- NL Sena
Meanwhile, the Economic Times dropped six pages from its print edition starting today.
The Economic Times has slashed its number of pages as the media industry goes into crisis mode following the coronavirus outbreak and the economic slowdown. From today, the Economic Times will comprise 12 pages: six pages fewer than its previous avatar.
The Times Group, meanwhile, is going all out.
First, it assured its readers that there's no cause for alarm about Covid-19 transmitting through newspapers.
Next, it sent The Print a legal notice for publishing a report that said Covid-19 transmission through newspapers was "unlikely" but "theoretically possible". The legal notice said The Print's report “disparages newspapers and their operations with malicious intention”.
The group's latest offering was in today's Times of India, where it lined up five senior lawyers to "express concern" over "continued disruption in the distribution of newspapers even when they have been categorised an essential service". This is an offence under the Essential Services Maintenance Act, the paper emphasised.
The top lawyers roped in were Harish Salve, Abhishek Manu Singhvi, Maninder Singh, Rakesh Dwivedi, and Tushar Mehta. Quotes ranged from how "freedom of speech...is ensured by the freedom of circulation" to how one of them "needs newspapers more than biscuits in the morning".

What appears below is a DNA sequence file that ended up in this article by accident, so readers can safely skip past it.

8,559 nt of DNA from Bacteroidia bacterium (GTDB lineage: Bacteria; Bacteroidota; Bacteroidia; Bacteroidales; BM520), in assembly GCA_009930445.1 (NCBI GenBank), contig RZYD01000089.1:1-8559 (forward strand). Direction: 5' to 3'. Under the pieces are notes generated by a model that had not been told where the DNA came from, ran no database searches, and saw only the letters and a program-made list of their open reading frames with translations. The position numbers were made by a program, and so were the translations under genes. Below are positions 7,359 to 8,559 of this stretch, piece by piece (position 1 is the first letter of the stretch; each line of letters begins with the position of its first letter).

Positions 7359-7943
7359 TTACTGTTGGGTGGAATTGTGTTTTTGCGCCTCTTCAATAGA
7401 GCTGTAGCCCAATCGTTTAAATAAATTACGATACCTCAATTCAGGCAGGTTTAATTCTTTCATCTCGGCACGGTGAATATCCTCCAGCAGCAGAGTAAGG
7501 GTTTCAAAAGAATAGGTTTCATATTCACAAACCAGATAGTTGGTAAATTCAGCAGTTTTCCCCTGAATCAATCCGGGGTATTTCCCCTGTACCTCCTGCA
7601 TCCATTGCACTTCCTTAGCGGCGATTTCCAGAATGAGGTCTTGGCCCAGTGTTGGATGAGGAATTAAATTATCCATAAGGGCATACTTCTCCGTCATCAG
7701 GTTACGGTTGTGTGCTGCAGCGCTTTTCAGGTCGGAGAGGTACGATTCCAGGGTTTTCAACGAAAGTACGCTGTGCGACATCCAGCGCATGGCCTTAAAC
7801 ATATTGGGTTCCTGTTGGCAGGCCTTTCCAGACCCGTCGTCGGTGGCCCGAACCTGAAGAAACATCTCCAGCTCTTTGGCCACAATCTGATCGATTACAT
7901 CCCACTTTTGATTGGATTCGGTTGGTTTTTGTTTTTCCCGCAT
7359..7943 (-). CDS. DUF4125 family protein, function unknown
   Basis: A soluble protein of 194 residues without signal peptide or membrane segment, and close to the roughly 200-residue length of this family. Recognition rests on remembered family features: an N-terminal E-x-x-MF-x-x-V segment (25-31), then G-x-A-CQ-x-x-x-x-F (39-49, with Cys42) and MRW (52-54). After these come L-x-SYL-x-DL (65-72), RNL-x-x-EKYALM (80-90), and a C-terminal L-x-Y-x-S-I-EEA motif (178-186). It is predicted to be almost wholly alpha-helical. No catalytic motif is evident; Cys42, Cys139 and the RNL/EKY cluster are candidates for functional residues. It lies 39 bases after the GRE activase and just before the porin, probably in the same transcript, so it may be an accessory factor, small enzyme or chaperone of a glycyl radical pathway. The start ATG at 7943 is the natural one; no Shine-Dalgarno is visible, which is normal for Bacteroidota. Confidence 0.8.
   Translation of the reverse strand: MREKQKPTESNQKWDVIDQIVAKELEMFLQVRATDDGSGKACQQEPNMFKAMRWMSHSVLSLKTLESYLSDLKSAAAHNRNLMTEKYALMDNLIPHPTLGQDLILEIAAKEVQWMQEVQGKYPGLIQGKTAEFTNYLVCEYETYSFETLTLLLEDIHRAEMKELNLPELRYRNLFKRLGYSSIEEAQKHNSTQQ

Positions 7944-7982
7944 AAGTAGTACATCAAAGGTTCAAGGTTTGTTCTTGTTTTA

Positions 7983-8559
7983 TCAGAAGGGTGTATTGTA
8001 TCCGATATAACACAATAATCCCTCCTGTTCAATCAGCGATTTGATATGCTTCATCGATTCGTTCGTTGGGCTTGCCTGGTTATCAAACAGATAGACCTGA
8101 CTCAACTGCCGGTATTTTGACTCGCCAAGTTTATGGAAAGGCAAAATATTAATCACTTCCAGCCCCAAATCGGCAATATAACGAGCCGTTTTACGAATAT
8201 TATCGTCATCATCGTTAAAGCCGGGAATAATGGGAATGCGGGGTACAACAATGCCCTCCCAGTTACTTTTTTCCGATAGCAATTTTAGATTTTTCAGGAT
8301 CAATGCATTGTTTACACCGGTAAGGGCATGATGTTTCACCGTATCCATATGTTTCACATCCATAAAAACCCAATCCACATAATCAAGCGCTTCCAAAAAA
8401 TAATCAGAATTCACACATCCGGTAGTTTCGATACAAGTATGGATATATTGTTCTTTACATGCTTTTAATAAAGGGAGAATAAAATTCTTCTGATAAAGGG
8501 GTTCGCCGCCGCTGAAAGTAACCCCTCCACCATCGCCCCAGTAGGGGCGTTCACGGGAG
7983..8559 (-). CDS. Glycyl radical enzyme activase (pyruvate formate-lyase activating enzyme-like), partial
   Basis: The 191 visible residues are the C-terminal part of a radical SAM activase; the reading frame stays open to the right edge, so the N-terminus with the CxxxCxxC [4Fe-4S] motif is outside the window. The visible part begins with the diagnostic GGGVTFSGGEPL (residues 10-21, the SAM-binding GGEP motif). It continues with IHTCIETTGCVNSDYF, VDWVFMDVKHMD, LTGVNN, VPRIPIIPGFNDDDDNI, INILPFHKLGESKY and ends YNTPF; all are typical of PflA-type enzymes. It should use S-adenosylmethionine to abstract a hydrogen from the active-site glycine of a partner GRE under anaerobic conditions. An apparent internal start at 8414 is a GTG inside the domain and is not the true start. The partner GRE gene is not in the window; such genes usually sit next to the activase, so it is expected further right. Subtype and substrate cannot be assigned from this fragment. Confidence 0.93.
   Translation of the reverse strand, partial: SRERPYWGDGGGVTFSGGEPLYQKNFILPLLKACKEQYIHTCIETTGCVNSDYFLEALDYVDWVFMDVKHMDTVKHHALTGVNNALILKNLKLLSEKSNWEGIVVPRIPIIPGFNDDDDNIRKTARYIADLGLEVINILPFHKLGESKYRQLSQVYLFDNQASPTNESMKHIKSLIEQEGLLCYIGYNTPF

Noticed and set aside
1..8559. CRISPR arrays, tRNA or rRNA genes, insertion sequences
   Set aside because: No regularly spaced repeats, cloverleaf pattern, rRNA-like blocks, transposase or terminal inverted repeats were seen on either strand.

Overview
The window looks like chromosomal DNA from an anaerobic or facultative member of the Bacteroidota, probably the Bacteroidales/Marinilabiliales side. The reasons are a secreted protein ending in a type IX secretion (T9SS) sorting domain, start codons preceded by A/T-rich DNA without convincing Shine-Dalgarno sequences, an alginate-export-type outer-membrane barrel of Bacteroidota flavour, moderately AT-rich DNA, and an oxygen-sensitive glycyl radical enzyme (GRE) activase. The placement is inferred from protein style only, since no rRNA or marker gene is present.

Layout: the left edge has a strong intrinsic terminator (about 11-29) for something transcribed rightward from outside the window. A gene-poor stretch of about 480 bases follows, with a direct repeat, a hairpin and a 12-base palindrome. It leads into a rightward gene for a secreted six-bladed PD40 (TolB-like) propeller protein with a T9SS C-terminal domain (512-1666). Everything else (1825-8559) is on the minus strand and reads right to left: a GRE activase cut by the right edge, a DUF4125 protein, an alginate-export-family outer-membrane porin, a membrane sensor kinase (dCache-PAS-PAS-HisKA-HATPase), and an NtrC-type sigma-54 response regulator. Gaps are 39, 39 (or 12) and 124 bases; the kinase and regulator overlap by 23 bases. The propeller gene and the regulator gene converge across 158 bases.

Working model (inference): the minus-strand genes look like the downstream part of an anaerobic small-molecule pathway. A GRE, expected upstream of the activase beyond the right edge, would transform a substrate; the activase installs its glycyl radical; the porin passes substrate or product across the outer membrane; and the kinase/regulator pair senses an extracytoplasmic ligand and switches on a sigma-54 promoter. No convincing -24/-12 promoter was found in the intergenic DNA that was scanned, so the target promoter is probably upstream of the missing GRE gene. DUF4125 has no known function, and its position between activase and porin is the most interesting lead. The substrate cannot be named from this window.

All this while important questions are being raised on whether newspapers will be able to survive the pandemic. Advertising revenues have been hit, and several publications have withdrawn their print editions. Some, like the Indian Express, have already announced pay cuts while Republic's Arnab Goswami, who's the president of the News Broadcasters Federation, has appealed to the advertising fraternity to keep media houses afloat.
In Delhi, newspaper vendors said they're caught between customers and coronavirus: The distribution system makes them pay for the paper, but the pandemic keeps them from recovering the cost from the customer.
And that's why we ask you to pay to keep news free. Journalism, as long as advertisers fund it — government or corporates — will not serve the public interest. to Newslaundry.